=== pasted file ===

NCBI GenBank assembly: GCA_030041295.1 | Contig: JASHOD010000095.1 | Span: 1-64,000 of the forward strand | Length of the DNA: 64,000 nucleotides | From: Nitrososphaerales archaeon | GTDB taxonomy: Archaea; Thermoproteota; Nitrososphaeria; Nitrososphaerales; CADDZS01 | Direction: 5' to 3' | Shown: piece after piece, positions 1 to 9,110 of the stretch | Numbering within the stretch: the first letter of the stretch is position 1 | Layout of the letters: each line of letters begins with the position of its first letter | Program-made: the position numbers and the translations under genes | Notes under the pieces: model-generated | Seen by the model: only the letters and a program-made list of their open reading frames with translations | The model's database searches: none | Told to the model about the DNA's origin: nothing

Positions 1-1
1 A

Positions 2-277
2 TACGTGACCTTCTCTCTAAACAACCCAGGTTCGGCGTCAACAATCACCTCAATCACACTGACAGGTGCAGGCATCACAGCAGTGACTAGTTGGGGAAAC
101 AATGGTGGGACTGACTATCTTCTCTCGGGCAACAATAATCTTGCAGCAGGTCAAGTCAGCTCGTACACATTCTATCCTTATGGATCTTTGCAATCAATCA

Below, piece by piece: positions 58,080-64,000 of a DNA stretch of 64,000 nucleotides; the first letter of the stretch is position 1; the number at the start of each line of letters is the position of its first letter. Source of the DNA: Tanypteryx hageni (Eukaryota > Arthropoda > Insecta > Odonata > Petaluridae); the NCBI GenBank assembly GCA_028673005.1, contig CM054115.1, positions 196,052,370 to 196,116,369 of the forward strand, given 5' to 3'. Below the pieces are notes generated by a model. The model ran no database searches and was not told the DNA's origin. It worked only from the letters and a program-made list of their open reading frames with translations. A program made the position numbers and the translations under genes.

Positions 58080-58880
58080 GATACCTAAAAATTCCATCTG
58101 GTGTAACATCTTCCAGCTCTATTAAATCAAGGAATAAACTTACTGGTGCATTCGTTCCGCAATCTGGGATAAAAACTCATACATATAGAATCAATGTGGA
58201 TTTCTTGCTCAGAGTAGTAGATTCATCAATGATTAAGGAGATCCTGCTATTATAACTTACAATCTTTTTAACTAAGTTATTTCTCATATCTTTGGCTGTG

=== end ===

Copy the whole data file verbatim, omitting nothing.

NCBI GenBank assembly: GCA_030041295.1 | Contig: JASHOD010000095.1 | Span: 1-64,000 of the forward strand | Length of the DNA: 64,000 nucleotides | From: Nitrososphaerales archaeon | GTDB taxonomy: Archaea; Thermoproteota; Nitrososphaeria; Nitrososphaerales; CADDZS01 | Direction: 5' to 3' | Shown: piece after piece, positions 1 to 9,110 of the stretch | Numbering within the stretch: the first letter of the stretch is position 1 | Layout of the letters: each line of letters begins with the position of its first letter | Program-made: the position numbers and the translations under genes | Notes under the pieces: model-generated | Seen by the model: only the letters and a program-made list of their open reading frames with translations | The model's database searches: none | Told to the model about the DNA's origin: nothing

Positions 1-1
1 A

Positions 2-277
2 TACGTGACCTTCTCTCTAAACAACCCAGGTTCGGCGTCAACAATCACCTCAATCACACTGACAGGTGCAGGCATCACAGCAGTGACTAGTTGGGGAAAC
101 AATGGTGGGACTGACTATCTTCTCTCGGGCAACAATAATCTTGCAGCAGGTCAAGTCAGCTCGTACACATTCTATCCTTATGGATCTTTGCAATCAATCA

Below, piece by piece: positions 58,080-64,000 of a DNA stretch of 64,000 nucleotides; the first letter of the stretch is position 1; the number at the start of each line of letters is the position of its first letter. Source of the DNA: Tanypteryx hageni (Eukaryota > Arthropoda > Insecta > Odonata > Petaluridae); the NCBI GenBank assembly GCA_028673005.1, contig CM054115.1, positions 196,052,370 to 196,116,369 of the forward strand, given 5' to 3'. Below the pieces are notes generated by a model. The model ran no database searches and was not told the DNA's origin. It worked only from the letters and a program-made list of their open reading frames with translations. A program made the position numbers and the translations under genes.

Positions 58080-58880
58080 GATACCTAAAAATTCCATCTG
58101 GTGTAACATCTTCCAGCTCTATTAAATCAAGGAATAAACTTACTGGTGCATTCGTTCCGCAATCTGGGATAAAAACTCATACATATAGAATCAATGTGGA
58201 TTTCTTGCTCAGAGTAGTAGATTCATCAATGATTAAGGAGATCCTGCTATTATAACTTACAATCTTTTTAACTAAGTTATTTCTCATATCTTTGGCTGTG